Synopsis by Sandra Brennan
Originally produced for the Showtime anthology series Picture Windows and screened at the Cannes Film Festival, this whimsical British short speculates upon the origins of the anonymous painting, Two Nudes Bathing, which hangs in the Louvre. The painting depicts two beautiful, naked young women engaged in a tender act. The tale begins as a portrait painter makes his way to the home of the parsimonious Comte (John Hurt) who wants his daughters painted fully clothed, in stately fashion. One of the women is preparing to marry. Comte wants to remember them as they are, pure, beautiful, and unsullied by the touch of a man. For years he has been obsessed with guarding their virginity, and even though he commissions the painter to depict them, the artist is not allowed to talk to, or make eye-contact with the lovelies. While they pose, the young women are guarded by a tongueless old woman. Still, these precautions do not prevent the curious maidens from asking the artist about sex at every opportunity. At first the artist hesitates, but soon he tells them what they want to know. Though the painter involves himself with a lusty servant girl, he cannot help but spy on the maidens while they bathe. The result is the notorious painting in which the nude girls are depicted with one of them daintily holding the nipple of the other. Naturally, the finished work causes quite a stir in Comte's prudish household. Added footnote: though rumors persist of a feature-length version of this film, they are unfounded: it was originally shot and produced as a 35-minute short, and that was the version that ran and was reviewed at Cannes.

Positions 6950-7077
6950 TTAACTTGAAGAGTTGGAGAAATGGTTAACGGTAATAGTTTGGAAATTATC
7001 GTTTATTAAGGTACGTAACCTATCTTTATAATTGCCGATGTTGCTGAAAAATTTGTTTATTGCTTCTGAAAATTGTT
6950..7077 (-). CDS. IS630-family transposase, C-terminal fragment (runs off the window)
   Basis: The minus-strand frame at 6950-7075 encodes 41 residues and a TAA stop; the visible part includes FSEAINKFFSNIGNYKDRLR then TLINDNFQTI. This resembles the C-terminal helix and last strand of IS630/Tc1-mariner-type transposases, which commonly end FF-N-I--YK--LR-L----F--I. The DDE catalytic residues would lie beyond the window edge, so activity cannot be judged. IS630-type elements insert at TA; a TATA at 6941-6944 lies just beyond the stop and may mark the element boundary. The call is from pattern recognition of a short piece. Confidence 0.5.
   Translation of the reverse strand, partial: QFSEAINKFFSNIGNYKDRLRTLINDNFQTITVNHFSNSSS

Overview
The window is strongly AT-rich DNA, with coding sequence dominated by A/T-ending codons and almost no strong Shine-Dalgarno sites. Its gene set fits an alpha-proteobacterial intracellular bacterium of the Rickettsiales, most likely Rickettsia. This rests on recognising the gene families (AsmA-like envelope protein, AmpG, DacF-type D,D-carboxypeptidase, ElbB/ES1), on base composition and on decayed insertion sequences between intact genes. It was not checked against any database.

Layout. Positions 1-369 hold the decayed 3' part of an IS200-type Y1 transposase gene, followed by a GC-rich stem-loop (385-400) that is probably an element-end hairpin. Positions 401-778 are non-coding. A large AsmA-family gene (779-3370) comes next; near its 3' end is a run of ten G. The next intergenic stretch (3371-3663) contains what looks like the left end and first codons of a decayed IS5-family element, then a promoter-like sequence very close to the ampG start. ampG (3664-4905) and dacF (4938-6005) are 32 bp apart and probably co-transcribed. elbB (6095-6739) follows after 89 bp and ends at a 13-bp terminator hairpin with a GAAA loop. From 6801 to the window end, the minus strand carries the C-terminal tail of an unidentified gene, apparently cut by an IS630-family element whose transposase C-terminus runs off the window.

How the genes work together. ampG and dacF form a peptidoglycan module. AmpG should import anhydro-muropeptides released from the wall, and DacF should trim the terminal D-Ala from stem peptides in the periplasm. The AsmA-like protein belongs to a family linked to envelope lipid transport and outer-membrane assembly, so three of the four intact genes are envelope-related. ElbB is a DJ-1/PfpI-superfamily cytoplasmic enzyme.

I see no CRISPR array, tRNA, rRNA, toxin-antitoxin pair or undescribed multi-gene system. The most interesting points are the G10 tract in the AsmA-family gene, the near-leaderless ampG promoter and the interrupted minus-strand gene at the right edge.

artist, father, girl, painting, portrait, sex, sister